A family-owned auto shop in Fairfield, California has come under fire after using a controversial term for COVID-19 in a recent promo.
As its way of “spreading the love,” Moorhead Auto Center, located in 740 North Texas St., offered free smog checks to families “financially negatively affected by the China virus epidemic.”
“The Moorhead family has been blessed that our business has been able to continue to operate during the China virus pandemic,” the printed ad stated. “We know that this is not the same case for everyone and would like to spread the love.”
The term “China virus,” among a string of similar others, has long been discouraged by the World Health Organization as a reference to COVID-19 to “avoid stigmatization.” Nonetheless, many U.S. officials — headed by President Donald Trump — have continued using them, arguing that they are simply pointing back to the source of the disease.
However, a global surge of anti-Asian incidents leads critics back to the use of the terms. In late August, an ad titled “Words Matter,” produced by the Immigrants’ List Civic Action, called out Trump for his anti-Chinese rhetoric.
Moorhead Auto Center used the term “China virus” three times in its promo. Word about the ad reached Yelp, as well as the Solano County Community Awareness Facebook page, where users either supported the shop’s initiative or accused it of racism.
In an interview with ABC7 News, owner Jeff Moorhead defended his business against allegations, saying that he is “not racist” and that he is a “good Christian.”
“I never specifically said a word about any race whatsoever. That would be racist. I did indicate the area of the world that it came from, but no mention of race whatsoever,” Moorhead said, adding that he has “very close friends” from China and “they’re wonderful people.”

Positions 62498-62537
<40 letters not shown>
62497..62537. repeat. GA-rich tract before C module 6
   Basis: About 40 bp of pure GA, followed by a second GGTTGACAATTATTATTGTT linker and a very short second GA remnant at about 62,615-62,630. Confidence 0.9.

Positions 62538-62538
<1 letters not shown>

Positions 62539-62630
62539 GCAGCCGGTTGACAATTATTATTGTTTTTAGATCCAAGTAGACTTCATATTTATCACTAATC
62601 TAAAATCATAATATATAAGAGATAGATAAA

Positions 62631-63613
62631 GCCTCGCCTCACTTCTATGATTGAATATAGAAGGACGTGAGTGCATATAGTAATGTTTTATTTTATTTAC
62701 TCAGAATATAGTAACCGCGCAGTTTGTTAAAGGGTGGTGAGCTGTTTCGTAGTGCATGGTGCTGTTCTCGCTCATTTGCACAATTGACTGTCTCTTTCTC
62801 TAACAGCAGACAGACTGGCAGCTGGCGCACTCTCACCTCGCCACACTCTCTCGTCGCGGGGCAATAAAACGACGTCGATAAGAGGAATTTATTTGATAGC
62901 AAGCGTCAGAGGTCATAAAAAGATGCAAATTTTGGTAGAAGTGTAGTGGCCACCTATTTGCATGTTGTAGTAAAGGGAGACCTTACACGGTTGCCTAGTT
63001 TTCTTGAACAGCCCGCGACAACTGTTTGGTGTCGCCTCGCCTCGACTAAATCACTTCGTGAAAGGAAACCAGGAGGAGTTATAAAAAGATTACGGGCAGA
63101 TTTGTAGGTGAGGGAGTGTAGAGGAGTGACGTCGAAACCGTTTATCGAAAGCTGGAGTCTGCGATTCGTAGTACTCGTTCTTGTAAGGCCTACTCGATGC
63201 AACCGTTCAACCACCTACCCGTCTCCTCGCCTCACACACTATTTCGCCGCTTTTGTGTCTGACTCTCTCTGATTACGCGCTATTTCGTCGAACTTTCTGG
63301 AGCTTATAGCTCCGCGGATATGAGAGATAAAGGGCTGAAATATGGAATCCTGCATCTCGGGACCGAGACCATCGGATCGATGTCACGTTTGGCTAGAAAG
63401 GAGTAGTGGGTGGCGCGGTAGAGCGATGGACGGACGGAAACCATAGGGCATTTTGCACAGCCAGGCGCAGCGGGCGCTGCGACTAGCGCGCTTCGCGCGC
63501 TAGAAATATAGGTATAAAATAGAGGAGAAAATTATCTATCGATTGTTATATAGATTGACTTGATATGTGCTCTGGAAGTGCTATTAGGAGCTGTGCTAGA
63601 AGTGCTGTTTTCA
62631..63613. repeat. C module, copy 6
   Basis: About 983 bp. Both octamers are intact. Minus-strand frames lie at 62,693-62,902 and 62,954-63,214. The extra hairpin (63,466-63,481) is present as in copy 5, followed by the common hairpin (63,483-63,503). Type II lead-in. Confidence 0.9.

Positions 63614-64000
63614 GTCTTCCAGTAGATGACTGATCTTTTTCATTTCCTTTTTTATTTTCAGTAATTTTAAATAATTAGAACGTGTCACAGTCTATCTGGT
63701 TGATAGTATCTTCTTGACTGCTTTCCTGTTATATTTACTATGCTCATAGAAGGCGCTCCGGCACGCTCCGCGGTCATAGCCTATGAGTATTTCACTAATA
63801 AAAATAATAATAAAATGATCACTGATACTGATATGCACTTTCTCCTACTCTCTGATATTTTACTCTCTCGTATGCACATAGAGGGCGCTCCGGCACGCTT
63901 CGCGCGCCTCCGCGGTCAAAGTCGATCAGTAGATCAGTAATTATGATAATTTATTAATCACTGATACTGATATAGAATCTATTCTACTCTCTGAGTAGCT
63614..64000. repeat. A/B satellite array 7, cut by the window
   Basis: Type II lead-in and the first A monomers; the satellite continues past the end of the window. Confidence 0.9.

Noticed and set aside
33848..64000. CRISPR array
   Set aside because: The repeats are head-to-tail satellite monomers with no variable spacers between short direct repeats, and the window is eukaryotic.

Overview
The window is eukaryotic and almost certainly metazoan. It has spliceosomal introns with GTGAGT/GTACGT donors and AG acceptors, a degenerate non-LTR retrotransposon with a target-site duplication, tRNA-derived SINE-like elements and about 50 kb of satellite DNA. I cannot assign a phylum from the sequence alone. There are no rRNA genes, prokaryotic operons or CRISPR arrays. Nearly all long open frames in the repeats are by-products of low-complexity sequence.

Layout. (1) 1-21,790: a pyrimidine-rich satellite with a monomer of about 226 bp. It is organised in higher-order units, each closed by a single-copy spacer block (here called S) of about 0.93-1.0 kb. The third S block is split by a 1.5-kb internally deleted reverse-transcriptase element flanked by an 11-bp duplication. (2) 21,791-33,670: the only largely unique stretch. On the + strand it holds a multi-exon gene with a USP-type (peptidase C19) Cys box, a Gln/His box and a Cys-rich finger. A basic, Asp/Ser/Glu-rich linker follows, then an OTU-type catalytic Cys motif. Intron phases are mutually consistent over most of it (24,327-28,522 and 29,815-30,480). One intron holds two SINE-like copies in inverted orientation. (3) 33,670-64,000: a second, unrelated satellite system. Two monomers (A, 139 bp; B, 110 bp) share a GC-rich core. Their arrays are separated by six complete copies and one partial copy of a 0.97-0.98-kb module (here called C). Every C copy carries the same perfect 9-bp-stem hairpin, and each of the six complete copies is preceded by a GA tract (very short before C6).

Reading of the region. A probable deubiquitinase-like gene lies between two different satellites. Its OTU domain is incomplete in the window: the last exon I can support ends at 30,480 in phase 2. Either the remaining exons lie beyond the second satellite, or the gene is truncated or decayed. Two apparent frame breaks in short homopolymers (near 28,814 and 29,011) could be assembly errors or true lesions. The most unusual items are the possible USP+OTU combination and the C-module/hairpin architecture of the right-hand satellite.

Moorhead went on to explain that he also used the term because several news organizations continue to use it. But after doing his own research, he arrived at the conclusion that the “more appropriate name would be COVID-19.”
Moorhead has removed the ad after the promo ended. He reiterated that it was never their intention to offend people.
“We’re a constant evolution to learning and making changes, the world is changing very fast and in my lifetime, I have found that things are changing so fast that even if we pay attention, people are on pins and needles right now with terms,” Moorhead told ABC7 News. “We have to watch out what we say or else we’ll offend somebody… we have to evolve and become better people.”
Moorhead continues to receive divided comments following the interview. Some brought up good actions he had done in the past, such as giving a car to an 80-year-old stabbing victim.
“Ridiculous that this man tried to do something good for people who are struggling and gets bashed. The world has gone crazy,” one Facebook user wrote.
Meanwhile, one Yelp user noted, “Accidental racism is still racism but there is nothing accidental about that sign especially after people have expressed that it was offensive to them. I urge Asians to patronize Asian-owned auto repair shops.”
Feature Image (Cropped) via Dion Lim